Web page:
I then researched and found that the LDS Church was not what it was purported to be.

      I then used that same method of study and read the New Testament. I researched and found similar inaccuracies. Then on to the Old Testament. I found I could believe religious books as long as I didn’t read, study, and pray about them.

      I was in a state of frustration until I read the religious and spiritual thoughts of the Founding Fathers of our great country, especially those of Thomas Paine and Thomas Jefferson. Now I believe in God and am at ease. Quoting from Thomas Paine (writer of “Common Sense”)in his book, “Age of Reason”, “I believe in one God, and no more; and I hope for happiness beyond this life. I believe in the equality of man; and I believe that religious duties consist in doing justice, loving mercy, and endeavoring to make our fellow creatures happy.
      All national institutions of churches, whether Jewish, Christian or Turkish, appear to me no other than human inventions, set up to terrify and enslave mankind, and monopolize power and profit.”

      Thomas Paine wrote this book near the end of his life, after he had been imprisoned in France by the Catholic Church. He was later released by his friend and fellow Deist, James Monroe.

      For more than 40 years I read what I knew was preferred LDS reading, but finally I used reasoning to find the truth. An online quote by P,C Hodgell, sums it up for me, “That which can be destroyed by truth, should be.”

      • Friend
        July 25, 2013 at 9:29 pm

        “All national institutions of churches, whether Jewish, Christian or Turkish, appear to me no other than human inventions, set up to terrify and enslave mankind, and monopolize power and profit.”

        Watch http://www.youtube.com/watch?v=PEg_Oys4NkA and then see if you still believe that.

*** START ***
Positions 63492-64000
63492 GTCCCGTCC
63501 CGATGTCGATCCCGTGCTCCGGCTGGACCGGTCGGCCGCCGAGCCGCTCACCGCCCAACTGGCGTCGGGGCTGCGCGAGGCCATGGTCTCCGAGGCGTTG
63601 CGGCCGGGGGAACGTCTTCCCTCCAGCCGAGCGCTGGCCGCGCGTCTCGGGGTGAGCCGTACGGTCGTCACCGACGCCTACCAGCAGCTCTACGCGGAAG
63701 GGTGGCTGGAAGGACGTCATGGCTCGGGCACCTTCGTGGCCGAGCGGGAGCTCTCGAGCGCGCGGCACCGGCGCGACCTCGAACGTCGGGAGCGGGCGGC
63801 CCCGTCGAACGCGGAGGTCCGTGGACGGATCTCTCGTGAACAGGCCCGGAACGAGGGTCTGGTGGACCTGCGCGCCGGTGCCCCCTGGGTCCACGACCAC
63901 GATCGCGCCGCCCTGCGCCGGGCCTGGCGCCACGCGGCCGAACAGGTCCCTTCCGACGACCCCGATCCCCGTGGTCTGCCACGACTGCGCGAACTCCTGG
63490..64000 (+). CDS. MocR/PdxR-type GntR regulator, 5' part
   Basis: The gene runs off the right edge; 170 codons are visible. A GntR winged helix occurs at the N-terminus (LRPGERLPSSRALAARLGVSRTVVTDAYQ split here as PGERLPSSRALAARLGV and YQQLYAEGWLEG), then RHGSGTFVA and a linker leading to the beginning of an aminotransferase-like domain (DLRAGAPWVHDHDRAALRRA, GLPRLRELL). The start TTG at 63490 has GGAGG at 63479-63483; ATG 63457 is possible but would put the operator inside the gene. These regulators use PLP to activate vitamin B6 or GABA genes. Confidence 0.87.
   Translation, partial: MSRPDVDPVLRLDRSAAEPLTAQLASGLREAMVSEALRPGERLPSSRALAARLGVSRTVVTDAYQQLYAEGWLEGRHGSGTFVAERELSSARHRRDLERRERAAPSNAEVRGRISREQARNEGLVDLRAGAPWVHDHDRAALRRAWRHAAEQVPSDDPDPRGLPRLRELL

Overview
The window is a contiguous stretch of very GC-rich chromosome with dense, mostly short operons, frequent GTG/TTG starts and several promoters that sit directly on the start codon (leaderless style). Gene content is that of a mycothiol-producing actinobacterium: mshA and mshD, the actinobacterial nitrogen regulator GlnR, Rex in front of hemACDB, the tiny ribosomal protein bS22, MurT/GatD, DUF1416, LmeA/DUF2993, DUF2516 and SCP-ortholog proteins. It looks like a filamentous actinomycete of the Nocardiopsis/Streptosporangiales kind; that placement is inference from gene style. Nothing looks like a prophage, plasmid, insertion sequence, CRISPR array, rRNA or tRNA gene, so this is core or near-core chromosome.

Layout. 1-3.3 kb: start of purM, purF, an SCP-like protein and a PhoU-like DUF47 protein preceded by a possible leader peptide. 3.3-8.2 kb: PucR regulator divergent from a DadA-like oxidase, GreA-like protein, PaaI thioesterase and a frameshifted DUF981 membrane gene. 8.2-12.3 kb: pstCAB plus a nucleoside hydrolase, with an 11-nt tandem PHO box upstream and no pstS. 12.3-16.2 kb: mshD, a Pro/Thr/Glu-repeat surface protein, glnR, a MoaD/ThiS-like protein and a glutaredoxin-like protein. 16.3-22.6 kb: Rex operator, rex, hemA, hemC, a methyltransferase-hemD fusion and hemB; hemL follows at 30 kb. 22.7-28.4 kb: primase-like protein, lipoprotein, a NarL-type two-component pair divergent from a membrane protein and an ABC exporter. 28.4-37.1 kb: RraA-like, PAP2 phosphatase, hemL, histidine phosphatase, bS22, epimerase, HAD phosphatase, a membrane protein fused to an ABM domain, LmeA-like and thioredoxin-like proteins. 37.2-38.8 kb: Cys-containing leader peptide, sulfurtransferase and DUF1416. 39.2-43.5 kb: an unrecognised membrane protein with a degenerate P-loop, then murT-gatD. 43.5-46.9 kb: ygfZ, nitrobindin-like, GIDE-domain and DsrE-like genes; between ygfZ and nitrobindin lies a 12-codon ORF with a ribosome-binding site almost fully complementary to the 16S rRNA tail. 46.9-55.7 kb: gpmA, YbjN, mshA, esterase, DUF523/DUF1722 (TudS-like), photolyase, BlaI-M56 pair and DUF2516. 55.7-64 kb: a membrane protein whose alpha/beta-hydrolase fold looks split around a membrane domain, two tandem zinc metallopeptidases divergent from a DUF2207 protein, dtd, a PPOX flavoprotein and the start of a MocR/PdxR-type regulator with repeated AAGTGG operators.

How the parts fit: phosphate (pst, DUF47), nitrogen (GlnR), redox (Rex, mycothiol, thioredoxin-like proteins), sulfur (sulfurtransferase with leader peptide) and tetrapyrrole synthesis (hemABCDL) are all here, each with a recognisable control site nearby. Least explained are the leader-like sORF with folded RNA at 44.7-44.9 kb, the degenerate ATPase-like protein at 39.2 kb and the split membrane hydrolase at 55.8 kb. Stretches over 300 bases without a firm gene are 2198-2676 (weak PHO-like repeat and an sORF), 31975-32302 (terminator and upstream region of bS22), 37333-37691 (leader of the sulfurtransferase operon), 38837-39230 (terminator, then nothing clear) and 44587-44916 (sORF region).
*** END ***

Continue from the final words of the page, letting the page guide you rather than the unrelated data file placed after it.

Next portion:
• j
          July 26, 2013 at 12:48 am

          I should also point out that in this guys video he didn’t know Mormon history very well. he said joseph smith destroyed the gold plates but he actually sais he gave the plates back to the angel.
          Also, with in the Mormon faith there are accounts of multiple people seeing and sharing the same vision at the same time. so that just blows this Jews theory out of the water.
          dang, I was so hoping for some kind of good information from that video. You really let me down friend.

          • Friend
            August 12, 2013 at 10:50 pm

            Try watching the video again. It doesn’t sound like you got his main point.

            He isn’t denying the possibility of a shared vision. He is only pointing out that Mormonism like most other religions and cults was FOUNDED on the unverifiable testimony of a single individual.

            Whether Smith gave the plates back to the angel or destroyed them may be an important detail to a believer, but in either case the bottom line is that he made them unavailable for anyone else – in his day or in the future. No one would ever be able to have any objective evidence of his prophecy, requiring followers to take a leap of faith.

  17. Don
    July 26, 2013 at 6:15 am

    “I believe in many (most?) of the church’s core teachings (e.g., love, charity, faith, forgiveness, kindness, repentance, sacrifice, love of truth, family).”